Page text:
U.S. Strategic Command, Norway Sign Agreement to Share Space Services, Data

U.S. Strategic Command (USSTRATCOM) entered into an agreement with the Norwegian Ministry of Defense and Norwegian Ministry of Trade, Industry and Fisheries to share space situational awareness (SSA) services and information.

The arrangement will enhance awareness within the space domain and increase the safety of spaceflight operations. It was formalized in a memorandum of understanding signed by U.S. Air Force Maj. Gen. Clinton E. Crosier, the USSTRATCOM director of plans and policy, April 4, 2017, at the 33rd Annual Space Symposium, Colorado Springs, Colorado, and Norwegian Army Maj. Gen. Odd-Harald Hagen, the Norwegian Ministry of Defense Department of Defense Policy and Long-Term Planning director general, and Arne Benjaminsen, Norwegian Ministry of Trade, Industry and Fisheries Research and Innovation Department director general, March 1, in Oslo, Norway.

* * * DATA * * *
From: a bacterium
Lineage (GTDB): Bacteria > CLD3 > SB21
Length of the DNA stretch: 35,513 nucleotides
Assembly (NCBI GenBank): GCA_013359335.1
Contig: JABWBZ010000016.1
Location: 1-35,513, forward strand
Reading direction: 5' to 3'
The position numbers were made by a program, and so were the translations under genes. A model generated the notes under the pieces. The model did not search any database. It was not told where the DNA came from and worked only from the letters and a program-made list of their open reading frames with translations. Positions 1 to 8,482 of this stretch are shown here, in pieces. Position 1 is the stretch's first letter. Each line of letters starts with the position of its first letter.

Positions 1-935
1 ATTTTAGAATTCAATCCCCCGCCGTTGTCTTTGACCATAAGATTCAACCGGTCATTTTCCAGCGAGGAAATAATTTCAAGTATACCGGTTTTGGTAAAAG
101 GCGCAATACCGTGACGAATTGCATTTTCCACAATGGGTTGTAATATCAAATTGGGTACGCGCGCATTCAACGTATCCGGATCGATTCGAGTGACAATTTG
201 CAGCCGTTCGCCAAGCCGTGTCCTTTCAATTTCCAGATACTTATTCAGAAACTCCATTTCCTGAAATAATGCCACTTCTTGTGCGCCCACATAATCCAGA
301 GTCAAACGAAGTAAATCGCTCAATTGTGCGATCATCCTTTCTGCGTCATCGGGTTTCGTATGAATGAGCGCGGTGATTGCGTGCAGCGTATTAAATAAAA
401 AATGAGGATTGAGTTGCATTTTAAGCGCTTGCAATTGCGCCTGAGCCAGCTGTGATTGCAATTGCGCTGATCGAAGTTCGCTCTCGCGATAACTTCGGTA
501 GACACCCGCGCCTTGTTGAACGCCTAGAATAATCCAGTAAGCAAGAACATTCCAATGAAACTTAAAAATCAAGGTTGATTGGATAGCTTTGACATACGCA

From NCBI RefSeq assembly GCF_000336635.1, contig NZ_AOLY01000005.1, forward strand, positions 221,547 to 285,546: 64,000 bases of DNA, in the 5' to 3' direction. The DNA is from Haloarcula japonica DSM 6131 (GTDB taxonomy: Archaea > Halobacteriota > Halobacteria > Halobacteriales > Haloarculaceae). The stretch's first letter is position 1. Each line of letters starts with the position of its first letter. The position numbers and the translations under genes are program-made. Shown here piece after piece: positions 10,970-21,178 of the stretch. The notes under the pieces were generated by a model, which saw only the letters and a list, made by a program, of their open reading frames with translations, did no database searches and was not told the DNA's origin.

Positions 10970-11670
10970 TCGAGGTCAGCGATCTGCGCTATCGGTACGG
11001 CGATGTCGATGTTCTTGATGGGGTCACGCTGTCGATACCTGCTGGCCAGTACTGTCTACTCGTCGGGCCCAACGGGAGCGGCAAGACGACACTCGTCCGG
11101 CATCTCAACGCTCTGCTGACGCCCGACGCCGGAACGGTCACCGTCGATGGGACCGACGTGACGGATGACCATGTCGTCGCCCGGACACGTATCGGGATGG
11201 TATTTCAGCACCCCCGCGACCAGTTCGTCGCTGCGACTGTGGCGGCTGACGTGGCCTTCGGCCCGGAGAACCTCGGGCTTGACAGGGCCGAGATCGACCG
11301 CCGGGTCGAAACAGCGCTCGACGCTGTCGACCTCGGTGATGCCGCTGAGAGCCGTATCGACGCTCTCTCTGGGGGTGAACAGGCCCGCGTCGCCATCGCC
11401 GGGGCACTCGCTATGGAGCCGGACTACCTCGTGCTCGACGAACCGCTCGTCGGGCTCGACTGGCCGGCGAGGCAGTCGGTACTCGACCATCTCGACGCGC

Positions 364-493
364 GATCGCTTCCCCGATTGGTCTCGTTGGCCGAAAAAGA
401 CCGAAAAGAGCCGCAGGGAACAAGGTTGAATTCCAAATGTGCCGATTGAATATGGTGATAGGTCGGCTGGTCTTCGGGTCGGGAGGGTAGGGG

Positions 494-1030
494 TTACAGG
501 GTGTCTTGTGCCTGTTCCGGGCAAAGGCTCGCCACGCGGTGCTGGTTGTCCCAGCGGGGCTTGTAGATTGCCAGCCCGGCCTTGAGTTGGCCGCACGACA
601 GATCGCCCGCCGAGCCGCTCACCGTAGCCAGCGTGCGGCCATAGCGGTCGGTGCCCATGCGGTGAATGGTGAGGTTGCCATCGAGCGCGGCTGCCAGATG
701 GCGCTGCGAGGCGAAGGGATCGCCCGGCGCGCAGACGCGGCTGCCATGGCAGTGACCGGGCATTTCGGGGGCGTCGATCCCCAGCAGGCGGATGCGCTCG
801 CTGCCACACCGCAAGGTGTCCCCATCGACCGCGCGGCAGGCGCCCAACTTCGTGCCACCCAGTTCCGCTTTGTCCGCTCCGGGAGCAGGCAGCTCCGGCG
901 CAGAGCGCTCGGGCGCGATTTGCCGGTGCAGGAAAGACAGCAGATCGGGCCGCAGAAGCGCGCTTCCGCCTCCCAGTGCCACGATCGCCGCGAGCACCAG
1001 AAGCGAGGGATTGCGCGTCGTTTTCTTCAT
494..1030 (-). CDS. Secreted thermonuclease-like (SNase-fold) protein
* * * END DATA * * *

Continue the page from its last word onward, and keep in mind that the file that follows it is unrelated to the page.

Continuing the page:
“Maintaining freedom of navigation as an international norm is best approached via coalitions formed through an intersection of interests,” said Crosier. “Space situational agreements are a prime example of this, helping to strengthen our alliances while at the same time increasing our resiliency. This situational space awareness memorandum of understanding is an important milestone for Norway’s development as an active and responsible space nation in the High North and Arctic,” said Hagen.” This represents a practical and symbolic evidence of the strong relationship and continuing development between our two nations.”